The ICE is seeking views on what measures can be taken to make Australia’s infrastructure delivery more efficient and effective.
Like many advanced economies, Australia has seen its productivity growth slow in recent decades.
And no sector has seen a worse productivity record than construction.
The productivity of the construction industry in Australia has declined by 16.5% since 2014 – a much more significant drop than that felt by other industries.
Looking over a longer time span, construction industry wages have risen more than 85% since 2001-02, while productivity has fallen 8% over the same period.
According to the Productivity Commission, Australia is “running to stand still”.
It’s not the case that governments and industry have been ignoring the issue.
Despite multiple reports and many initiatives to address productivity growth, the situation hasn’t improved.
It’s an issue being looked into at the highest level: construction productivity and market capacity are defined by the Australian federal government as a national cabinet priority.
To look at this issue in detail and find solutions, the ICE has launched a new scoping paper and call for insights.
This paper is the first stage of a new ICE policy programme on improving infrastructure delivery in Australia.
Attend the panel debate
In this upcoming policy programme, the ICE will look into what needs to happen to improve the productivity of infrastructure delivery in Australia.
To kick start this, the ICE is holding a public panel debate on ‘How do we improve the productivity of infrastructure delivery in Australia?’
This timely debate will cover how the quality of outcomes can be improved, and how waste can be reduced in doing so.Sign up for free
What will happen if productivity doesn’t improve?
Over the coming decades, Australia must deliver a net zero transition, the Brisbane Olympic and Paralympic Games and associated infrastructure, and provide for a rapidly growing and ageing population.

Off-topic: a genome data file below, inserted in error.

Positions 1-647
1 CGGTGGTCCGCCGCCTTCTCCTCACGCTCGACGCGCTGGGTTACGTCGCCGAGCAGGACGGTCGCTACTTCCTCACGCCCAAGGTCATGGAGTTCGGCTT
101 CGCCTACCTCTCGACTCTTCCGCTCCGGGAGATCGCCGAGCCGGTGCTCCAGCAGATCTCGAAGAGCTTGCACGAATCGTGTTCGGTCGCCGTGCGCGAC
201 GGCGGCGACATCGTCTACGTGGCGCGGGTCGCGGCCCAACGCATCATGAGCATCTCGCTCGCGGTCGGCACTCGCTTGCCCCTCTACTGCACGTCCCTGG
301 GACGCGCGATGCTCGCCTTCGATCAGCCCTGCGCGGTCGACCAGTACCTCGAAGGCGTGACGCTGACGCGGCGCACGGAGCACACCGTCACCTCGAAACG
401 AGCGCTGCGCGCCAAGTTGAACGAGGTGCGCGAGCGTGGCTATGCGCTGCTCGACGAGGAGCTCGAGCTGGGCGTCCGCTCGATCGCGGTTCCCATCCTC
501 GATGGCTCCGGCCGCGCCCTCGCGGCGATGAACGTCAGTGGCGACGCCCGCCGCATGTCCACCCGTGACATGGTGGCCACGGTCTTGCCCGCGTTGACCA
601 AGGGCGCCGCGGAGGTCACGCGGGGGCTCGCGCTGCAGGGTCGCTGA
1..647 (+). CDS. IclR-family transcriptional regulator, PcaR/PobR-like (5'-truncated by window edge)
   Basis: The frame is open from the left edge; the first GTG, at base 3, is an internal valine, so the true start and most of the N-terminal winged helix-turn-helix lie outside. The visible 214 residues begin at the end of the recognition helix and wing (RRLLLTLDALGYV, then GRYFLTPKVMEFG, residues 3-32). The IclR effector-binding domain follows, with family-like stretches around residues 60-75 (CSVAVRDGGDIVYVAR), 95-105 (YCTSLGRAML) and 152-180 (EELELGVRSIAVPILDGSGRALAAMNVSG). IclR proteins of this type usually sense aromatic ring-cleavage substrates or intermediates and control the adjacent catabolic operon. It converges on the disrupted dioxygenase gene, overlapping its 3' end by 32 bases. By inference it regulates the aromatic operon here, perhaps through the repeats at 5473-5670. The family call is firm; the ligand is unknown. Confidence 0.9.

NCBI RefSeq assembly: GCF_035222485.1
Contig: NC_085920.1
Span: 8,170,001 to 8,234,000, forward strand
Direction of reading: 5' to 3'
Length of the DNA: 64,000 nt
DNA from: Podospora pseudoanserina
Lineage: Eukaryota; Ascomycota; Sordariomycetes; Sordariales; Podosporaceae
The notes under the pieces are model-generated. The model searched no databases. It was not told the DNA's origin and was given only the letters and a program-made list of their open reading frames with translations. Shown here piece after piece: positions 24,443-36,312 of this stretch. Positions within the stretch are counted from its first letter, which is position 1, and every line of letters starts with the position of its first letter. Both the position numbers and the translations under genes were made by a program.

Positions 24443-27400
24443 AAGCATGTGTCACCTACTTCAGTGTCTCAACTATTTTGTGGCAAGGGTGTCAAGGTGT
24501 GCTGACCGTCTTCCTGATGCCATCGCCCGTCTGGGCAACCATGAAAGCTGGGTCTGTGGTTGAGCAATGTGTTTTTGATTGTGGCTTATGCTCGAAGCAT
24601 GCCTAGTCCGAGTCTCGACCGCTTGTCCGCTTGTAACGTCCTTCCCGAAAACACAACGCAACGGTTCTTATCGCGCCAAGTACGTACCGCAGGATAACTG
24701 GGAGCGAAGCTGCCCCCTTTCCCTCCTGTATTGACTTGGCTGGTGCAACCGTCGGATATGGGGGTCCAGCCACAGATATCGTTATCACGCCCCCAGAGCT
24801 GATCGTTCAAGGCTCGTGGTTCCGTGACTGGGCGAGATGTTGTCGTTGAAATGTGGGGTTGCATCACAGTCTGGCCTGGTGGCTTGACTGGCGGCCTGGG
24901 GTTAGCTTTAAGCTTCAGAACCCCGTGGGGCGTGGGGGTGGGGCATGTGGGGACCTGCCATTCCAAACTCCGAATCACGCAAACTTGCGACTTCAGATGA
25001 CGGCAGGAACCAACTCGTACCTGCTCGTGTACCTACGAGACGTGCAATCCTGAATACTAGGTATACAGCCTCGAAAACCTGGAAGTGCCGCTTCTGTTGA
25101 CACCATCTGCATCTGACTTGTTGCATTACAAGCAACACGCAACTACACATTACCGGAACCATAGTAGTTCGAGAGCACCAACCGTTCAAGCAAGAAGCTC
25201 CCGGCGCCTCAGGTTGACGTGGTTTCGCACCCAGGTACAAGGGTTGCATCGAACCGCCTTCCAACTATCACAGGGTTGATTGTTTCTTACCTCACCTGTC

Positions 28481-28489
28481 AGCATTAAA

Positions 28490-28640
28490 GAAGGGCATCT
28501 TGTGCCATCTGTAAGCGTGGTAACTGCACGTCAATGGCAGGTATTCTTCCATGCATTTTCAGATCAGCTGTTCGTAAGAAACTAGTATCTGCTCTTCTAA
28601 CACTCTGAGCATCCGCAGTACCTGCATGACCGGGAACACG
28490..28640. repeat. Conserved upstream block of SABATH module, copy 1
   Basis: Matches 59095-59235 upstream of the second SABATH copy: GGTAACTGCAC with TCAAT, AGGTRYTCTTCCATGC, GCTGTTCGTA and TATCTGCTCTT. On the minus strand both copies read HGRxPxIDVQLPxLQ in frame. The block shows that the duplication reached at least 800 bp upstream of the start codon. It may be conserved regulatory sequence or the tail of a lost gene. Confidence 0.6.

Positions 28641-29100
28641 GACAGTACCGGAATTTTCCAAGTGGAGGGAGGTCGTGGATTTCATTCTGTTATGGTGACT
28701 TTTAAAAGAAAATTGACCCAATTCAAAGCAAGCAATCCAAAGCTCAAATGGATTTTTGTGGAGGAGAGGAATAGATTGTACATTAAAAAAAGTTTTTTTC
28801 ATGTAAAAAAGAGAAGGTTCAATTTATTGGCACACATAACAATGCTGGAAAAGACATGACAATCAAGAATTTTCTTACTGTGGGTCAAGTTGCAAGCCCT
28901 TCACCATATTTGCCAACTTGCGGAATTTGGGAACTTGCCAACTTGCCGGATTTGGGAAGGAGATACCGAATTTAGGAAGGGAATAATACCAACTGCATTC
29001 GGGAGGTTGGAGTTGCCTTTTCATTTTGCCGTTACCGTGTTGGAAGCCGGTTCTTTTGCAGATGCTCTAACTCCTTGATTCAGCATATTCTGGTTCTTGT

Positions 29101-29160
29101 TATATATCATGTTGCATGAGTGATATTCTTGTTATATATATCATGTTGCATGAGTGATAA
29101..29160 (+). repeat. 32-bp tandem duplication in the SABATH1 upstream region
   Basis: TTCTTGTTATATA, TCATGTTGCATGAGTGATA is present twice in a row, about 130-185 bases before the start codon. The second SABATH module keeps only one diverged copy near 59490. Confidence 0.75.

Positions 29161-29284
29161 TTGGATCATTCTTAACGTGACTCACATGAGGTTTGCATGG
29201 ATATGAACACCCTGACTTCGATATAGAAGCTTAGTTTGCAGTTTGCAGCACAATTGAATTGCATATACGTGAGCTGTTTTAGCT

Australian living standards also face a long period of decline unless the productivity trend is turned around.
The Productivity Commission projects future incomes will be almost 40% lower and the working week almost 5% longer.
Compounding all of this is the fact that Australia is running out of prime working-age labour.
The share of Australians aged 65 and over has doubled since 1970. This carries economic consequences and is a particular problem in construction, which relies on younger workers.
This labour market situation was one of the drivers of the Australian federal government’s recent decision to cut 50 projects from its infrastructure pipeline.
Simply put, there isn’t the market capacity to deliver on the country’s infrastructure ambitions.
Infrastructure Australia is working to improve productivity and certainty in delivery costs and timescales, with a new report on market capacity due soon.
What’s holding back change?
Anyone familiar with construction productivity will recognise the barriers holding back change.
- Industry fragmentation and silo working that stifles innovation and collaboration;
- Low profit margins, meaning firms have limited scope to invest in productivity improvements;
- Complex procurement processes that exclude smaller firms.